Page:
What’s been great for comet watching and ISS watching has been an almost total and complete lack of clouds for months.
Not today. We woke up to it being gloomy and grey, with scattered showers. (We didn’t see a drop.)
Apparently it’s the leftovers from Hurricane Elida, churning as a Category 2 storm off of Cabo San Lucas, a thousand miles to our south.
By afternoon the gloomy part had given way to white, puffy, happy little clouds from horizon to horizon.
And humidity. Something that we don’t have a lot of, but were grateful for today. There are several large fires forty to sixty miles to our east and north, right on the edge of the Los Angeles metro area, and the humidity helps keep the fire from spreading so quickly.
Those clouds on the horizon are neither white, puffy, happy, or in fact, water. That’s smoke.
Tomorrow and into the weekend it promises to dry back out, kick up the winds, and push up into triple digits. Hang on to your hats.
Are we looking down at the ocean from low Earth orbit or looking up toward space through Rayleigh scattered sunlight?
It’s not easy to tell. Maybe if there had been a 737 on it’s way into Burbank, or the odd hawk or seagull soaring around. Or, on the other hand, maybe a bit of solar panel or a corner of a Dragon or Soyuz for context.
The trees are a dead giveaway.
Very, very few trees growing in low Earth orbit. As a rule.
Technically I guess you can’t rule out the arrival of one of the giant tree-like bioships from some advanced civilization, but the odds aren’t in your favor on that one.
So the bad news is that I didn’t get to go drift weightless today in low Earth orbit. The good news is that it was a nice, warm, sunny day here on this patch of the planet’s surface.
Just like “Groundhog Day.” A truly great movie, by the way, but I never actually wanted to live it.
Another evening where I walked away from the mountain of work at my desk and the Deadlines From Hell ™ and took thirty or forty minutes to read and watch the sunset.
Do you see Venus up there? It’s right there in the clouds, but they’re not that thick, so you can see it shining through just below the three power lines, about halfway between the trees on either side of the picture. Click on the image to blow it up to full size – it’s there!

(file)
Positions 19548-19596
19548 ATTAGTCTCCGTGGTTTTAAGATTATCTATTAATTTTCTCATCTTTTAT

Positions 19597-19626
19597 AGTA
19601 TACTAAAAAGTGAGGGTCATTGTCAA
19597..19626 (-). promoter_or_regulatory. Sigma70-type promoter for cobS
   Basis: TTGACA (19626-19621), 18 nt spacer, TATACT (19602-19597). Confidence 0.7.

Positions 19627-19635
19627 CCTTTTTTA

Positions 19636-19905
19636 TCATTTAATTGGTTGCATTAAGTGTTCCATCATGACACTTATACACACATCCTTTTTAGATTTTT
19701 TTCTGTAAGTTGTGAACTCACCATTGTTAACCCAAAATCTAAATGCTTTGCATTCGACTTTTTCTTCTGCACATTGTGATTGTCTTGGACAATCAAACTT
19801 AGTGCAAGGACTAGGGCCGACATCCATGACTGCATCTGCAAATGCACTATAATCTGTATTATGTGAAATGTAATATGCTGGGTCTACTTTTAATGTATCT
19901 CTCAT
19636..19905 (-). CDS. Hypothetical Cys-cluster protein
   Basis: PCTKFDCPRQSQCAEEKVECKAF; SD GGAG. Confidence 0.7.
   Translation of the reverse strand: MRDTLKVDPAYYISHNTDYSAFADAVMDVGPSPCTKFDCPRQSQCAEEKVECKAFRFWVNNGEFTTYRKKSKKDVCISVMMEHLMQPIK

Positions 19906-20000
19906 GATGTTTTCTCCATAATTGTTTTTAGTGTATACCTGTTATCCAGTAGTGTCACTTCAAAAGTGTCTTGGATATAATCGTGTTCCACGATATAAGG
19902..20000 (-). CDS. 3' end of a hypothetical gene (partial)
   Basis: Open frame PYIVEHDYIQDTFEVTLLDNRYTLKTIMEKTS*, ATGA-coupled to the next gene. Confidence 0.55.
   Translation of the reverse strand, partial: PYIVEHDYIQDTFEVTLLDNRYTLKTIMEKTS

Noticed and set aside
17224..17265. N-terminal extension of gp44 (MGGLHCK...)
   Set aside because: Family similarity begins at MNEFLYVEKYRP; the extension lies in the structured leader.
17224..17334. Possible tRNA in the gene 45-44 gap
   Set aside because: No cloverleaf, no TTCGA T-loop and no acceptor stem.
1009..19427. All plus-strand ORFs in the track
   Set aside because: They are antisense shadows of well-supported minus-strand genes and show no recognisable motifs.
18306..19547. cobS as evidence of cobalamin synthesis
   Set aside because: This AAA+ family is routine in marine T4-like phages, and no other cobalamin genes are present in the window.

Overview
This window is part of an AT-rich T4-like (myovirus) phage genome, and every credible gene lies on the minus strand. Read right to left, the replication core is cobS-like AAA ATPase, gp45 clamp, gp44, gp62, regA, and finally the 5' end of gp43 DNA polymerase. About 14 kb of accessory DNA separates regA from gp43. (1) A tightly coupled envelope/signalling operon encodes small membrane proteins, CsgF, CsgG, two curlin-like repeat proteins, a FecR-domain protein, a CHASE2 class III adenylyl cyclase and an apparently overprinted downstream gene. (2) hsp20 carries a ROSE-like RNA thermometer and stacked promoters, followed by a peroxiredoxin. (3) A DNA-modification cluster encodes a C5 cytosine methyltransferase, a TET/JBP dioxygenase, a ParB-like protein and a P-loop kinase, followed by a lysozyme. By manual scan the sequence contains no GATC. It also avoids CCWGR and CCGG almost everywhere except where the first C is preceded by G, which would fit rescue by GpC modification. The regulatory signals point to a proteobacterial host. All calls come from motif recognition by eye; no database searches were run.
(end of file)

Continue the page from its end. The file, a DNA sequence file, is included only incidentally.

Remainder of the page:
Can you see it now? Like a diamond floating up there in pink cotton candy.
The sunset two days ago was very much orange and yellow where tonight was very much pink and purple.
And as before, and as it will be tomorrow, eventually it all fades to black. I waved to Major who was walking by, disappointed by the absence of the bunnies who won’t come out when I’m sitting out there.
Maybe tomorrow I’ll sit out in the back yard to harass the wrens instead so that Major can spook the bunnies.
It’s the little things.
It goes without saying, but if anyone’s going to say it anyway it’s going to be me. Sunset photos are gorgeous, but it’s a process.
You can’t capture them in a single photo, or even a video.
The colors shift ever so gradually. Sometimes there are shades of orange, red, pink, purple, blue, and they all slide and transform second by second, but not so that you can actually see or notice, only feel.
Sometimes with layers of clouds and all of their holes and nooks and crannies (and crooks and nannies) you’ll get brighter moments, and rays, and shadows.
You can’t feel the breeze, or smell those bushes in a picture or a video. You can’t watch the bunnies come out to see if Major’s still around.
I took a break from a work avalanche and sat out reading a book. At one point I heard a buzzing sound from that bush right in front of me and thought it might be one of those HUGE flying beetles, but bigger than I had ever seen before. Close! It was a hummingbird, about three feet from me. It didn’t stick around when I moved.
The only bad part about a real book instead of an e-file on my iPad or phone is that about this point it got too dark to read. Oh, well. Back to generating documents and uploading them to the auditors.
Wash your hands. Stay home. Wear a mask.
Tonight’s layers of clouds didn’t “partially obscure the conjunction of the crescent moon and Venus.” Nah!
Such negativity! “Obscure” is such a judgmental term!
Nah, let’s say that they added color and character!
“Character!” Yeah, that’s it!
It was a group effort tonight! Clouds, moon, Venus!